World Food Summit Neglects Millions of Children

For Immediate Release

Contact: 

James L. Phelan, Senior External Relations Officer, ACF-USA
Contact James Phelan
Direct: 212-967-7800 x108

World Food Summit Neglects Millions of Children

Governments gathered in Rome offered no funding for childhood deaths from hunger

NEW YORK - International diplomats assembled at this week's World Food Summit
in Rome failed yet again to take action on acute malnutrition, which
kills up to five million children in developing countries every year.
Despite initial pledges of $20 billion for agricultural assistance made
at the G8 Summit earlier this year, world leaders have not provided any
specific funding to address childhood malnutrition.

Action Against Hunger| ACF International expressed
regret today that the World Food Summit produced no concrete
commitments toward reducing the number of child deaths from
malnutrition. Although acute malnutrition is preventable and readily
curable, currently less than 10 percent of children can access
treatment.

"As governments dither, millions of children are dying," said Nan
Dale, Executive Director of Action Against Hunger. "All that's needed
to bring proven methods to scale is political will, but that was in
short supply this week." Seven of the G8 leaders were absent from the
World Food Summit, which was convened by the UN Food and Agriculture
Organization.

Last year Action Against Hunger treated some 400,000 children with
acute malnutrition, the deadliest form of hunger. The global
humanitarian organization has responded to recent childhood
malnutrition outbreaks in a number of countries, including the
Democratic Republic of Congo, Mali, and the Central Africa Republic,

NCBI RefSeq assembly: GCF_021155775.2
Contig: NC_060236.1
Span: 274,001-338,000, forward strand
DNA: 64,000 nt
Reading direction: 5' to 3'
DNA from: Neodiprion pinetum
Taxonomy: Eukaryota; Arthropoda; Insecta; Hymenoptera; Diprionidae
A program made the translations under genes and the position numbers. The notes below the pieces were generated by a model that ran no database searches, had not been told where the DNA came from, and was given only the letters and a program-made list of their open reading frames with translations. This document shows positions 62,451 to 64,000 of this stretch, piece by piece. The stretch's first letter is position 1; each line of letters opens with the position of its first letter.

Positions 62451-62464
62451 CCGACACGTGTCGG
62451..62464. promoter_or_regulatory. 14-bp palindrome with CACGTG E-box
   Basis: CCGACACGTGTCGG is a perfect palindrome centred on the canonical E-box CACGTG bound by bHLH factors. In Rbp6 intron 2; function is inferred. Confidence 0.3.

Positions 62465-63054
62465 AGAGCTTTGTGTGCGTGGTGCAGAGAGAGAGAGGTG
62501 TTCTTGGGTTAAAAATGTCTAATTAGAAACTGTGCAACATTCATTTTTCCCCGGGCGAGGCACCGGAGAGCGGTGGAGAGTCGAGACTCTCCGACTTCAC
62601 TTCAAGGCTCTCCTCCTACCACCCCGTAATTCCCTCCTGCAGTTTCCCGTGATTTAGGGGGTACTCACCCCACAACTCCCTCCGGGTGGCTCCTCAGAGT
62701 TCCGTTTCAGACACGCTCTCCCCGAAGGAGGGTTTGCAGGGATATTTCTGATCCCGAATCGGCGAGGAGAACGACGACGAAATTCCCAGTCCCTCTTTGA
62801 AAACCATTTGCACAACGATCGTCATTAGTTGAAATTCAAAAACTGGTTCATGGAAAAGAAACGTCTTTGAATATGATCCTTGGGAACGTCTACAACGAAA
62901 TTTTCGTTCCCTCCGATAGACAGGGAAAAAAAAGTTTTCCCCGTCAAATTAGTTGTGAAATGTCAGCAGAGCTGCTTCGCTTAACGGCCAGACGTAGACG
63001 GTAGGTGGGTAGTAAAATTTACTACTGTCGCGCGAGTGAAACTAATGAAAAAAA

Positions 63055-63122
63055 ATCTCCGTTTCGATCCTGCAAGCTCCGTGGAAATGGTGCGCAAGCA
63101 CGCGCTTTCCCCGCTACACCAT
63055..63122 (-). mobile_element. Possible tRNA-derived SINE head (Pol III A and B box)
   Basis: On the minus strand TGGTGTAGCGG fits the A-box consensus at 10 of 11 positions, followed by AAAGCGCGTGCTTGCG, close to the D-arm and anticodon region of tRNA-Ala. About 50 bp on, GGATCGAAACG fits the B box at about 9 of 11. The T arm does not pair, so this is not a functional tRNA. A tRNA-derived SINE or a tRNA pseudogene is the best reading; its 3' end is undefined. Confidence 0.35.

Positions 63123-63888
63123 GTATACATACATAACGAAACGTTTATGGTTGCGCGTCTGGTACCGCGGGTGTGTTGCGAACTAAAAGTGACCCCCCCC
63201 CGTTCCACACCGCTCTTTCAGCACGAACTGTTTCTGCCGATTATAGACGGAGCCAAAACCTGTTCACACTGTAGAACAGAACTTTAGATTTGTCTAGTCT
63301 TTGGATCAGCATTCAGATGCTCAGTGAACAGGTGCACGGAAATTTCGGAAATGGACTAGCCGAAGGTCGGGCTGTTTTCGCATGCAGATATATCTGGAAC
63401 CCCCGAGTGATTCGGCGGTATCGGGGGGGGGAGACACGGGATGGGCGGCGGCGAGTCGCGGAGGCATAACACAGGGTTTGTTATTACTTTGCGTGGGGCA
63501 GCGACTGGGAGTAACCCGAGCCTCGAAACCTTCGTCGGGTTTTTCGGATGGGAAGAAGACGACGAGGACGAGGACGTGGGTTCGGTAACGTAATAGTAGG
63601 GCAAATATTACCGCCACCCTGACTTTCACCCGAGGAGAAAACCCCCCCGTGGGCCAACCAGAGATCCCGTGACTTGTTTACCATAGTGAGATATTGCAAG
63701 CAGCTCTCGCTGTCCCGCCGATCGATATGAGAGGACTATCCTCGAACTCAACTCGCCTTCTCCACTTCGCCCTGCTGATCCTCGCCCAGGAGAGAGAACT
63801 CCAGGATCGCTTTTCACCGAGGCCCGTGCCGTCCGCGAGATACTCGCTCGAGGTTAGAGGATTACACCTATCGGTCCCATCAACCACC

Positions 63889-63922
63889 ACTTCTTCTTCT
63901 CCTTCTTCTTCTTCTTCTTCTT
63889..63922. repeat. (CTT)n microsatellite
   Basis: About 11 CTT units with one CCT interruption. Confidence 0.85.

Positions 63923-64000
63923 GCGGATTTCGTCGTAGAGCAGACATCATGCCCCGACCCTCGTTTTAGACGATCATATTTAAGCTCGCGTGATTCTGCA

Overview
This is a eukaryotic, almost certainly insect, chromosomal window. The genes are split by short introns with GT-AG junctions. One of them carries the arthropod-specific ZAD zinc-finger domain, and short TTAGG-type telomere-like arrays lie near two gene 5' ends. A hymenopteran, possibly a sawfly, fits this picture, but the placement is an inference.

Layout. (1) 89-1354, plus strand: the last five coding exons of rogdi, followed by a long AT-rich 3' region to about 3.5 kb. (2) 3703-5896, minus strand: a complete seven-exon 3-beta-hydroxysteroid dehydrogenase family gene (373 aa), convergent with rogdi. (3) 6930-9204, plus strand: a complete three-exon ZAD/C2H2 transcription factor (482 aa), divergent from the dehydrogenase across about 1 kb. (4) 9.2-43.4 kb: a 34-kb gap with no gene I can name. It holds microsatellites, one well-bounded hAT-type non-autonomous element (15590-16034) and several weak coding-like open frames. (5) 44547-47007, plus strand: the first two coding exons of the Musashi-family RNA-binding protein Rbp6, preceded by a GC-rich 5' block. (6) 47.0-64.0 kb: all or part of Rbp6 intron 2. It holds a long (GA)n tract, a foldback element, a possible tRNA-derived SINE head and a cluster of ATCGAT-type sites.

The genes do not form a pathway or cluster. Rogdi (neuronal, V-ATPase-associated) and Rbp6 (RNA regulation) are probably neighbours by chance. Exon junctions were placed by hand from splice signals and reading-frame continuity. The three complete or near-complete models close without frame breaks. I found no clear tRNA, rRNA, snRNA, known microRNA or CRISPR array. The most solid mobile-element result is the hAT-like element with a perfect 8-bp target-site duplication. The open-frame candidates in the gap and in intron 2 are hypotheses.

and runs prevention programs worldwide that reach some five million
people each year.

Action Against Hunger reiterates its call for world leaders to
prioritize malnutrition as part of ongoing efforts to address global
food insecurity by:

  1. Allocating specific funding to the detection, treatment and prevention of childhood malnutrition;
  2. Reflecting the importance of food safety nets in financial
    commitments. Safety nets help families afford a nutritious diet for
    their children and protect against shocks to food consumption;
  3. Creating international and national mechanisms to address
    malnutrition from a range of sectors, including agricultural
    development, health, water & sanitation, and nutrition; and
  4. Establishing an accountability mechanism to ensure commitments are leveraged into real action.

 

###

Action Against Hunger / Action Contre la Faim (ACF), an international relief and development organization committed to saving the lives of malnourished children and families, provides sustainable access to safe water and long-term solutions to hunger. For nearly three decades, ACF has pursued its vision of a world without hunger by combating hunger in emergency situations of conflict, natural disaster, and chronic food insecurity.

Share This Article

More in: